During the past few years, most news coverage regarding the U.S. economy has focused on its considerable successes, namely the sustained patterns of job growth and minimal unemployment present in the American labor market since 2016. These are hardly the only areas in which the U.S. economically excelled over this span of time - they are simply the most easily quantified metrics. However, one of the International Monetary Fund's most economically savvy executives recently predicted that the U.S. could see some slackening in its economy despite the recent years of robust activity, based on issues facing the business world at large.
IMF Chief Economist Maurice Obstfeld, who will retire from the global economic organization when 2018 ends, said that international economic stressors had too massive an effect not to reach the U.S. in at least some ways, in an interview with Financial Times.
"For the rest of the world there seems to be some air coming out of the balloon," Obstfeld told the news provider. "That will come back and also affect the U.S."
On a more specific level, Obstfeld pointed out that some of the factors driving American economic performance in recent years, including government spending hikes and major tax cuts for business owners, would see their effects diminish simply as a result of passing time. As such, the slowdown they cause isn't particularly troubling.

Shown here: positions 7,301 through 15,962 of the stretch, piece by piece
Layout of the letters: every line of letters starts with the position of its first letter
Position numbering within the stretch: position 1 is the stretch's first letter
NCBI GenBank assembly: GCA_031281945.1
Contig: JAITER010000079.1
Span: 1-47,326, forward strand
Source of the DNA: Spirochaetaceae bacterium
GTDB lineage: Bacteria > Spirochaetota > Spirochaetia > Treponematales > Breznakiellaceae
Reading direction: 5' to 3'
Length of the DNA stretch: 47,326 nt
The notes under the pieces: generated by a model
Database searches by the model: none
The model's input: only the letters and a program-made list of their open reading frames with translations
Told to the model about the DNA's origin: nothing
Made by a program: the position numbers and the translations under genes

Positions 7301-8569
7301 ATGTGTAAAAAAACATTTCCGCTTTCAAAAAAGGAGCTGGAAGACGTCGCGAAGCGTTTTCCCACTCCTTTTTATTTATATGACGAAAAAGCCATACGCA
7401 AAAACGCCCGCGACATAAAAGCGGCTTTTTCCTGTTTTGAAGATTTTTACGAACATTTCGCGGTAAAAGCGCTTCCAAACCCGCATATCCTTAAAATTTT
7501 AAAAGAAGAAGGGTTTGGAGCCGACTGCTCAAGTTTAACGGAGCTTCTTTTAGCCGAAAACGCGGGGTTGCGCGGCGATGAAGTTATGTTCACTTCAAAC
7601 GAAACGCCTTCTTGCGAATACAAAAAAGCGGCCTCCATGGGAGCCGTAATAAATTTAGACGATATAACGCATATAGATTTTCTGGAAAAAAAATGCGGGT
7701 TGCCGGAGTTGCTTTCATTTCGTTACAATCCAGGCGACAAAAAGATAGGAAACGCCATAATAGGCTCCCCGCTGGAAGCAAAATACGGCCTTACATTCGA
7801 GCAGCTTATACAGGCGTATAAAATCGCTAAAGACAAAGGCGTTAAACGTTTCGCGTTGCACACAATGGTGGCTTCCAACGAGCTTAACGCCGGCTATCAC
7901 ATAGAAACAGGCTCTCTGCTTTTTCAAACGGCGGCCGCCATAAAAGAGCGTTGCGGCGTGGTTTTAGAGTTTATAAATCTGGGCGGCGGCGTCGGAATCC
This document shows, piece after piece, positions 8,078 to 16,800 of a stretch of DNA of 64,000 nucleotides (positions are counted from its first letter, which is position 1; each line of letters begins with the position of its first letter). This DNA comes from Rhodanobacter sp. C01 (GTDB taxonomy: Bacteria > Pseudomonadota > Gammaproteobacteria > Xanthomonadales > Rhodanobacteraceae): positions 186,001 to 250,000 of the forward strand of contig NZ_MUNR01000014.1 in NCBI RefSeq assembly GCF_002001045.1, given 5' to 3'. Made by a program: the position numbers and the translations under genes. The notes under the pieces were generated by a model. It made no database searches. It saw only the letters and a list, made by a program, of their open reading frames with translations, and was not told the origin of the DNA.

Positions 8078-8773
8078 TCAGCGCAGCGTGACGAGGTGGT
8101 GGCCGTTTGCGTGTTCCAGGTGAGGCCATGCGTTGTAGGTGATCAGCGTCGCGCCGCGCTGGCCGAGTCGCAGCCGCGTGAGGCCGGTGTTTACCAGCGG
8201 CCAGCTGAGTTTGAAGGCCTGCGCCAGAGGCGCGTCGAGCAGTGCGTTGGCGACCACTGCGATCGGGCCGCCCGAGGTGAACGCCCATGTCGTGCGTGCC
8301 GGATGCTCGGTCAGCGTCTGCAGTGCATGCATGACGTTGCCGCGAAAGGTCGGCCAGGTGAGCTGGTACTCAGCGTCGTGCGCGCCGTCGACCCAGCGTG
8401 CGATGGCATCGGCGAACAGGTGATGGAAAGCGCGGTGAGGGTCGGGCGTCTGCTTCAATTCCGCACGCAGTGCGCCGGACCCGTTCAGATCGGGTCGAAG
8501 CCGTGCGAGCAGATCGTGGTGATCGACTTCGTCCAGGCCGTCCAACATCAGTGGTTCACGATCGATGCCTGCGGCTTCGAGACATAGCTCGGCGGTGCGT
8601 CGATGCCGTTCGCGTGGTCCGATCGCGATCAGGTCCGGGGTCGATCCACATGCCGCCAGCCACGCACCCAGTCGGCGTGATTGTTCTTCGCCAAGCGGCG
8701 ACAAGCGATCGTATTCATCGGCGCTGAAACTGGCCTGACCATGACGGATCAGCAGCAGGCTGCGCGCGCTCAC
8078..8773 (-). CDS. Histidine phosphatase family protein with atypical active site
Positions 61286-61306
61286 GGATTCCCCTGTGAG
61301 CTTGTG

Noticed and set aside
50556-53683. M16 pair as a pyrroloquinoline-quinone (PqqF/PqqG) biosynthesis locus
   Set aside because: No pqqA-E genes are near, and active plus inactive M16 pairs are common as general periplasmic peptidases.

Issues affecting European and Asian markets, meanwhile, particularly those directly or indirectly related to U.S. trade conflicts with nations on those continents, may bring more substantive panic to international businesses and their leaders. The Dow Jones Industrial Average and other notable trading indicators have been quite volatile in recent weeks.
Some experts don't share the concerns of the economic players noted above. CNBC reported that in a recent note Goldman Sachs issued to its investors, the prominent investment bank and brokerage claimed high consumer spending due to growth in Americans' disposable incomes would fuel the country's economic strength even when other expected market drivers might lose some of their effectiveness.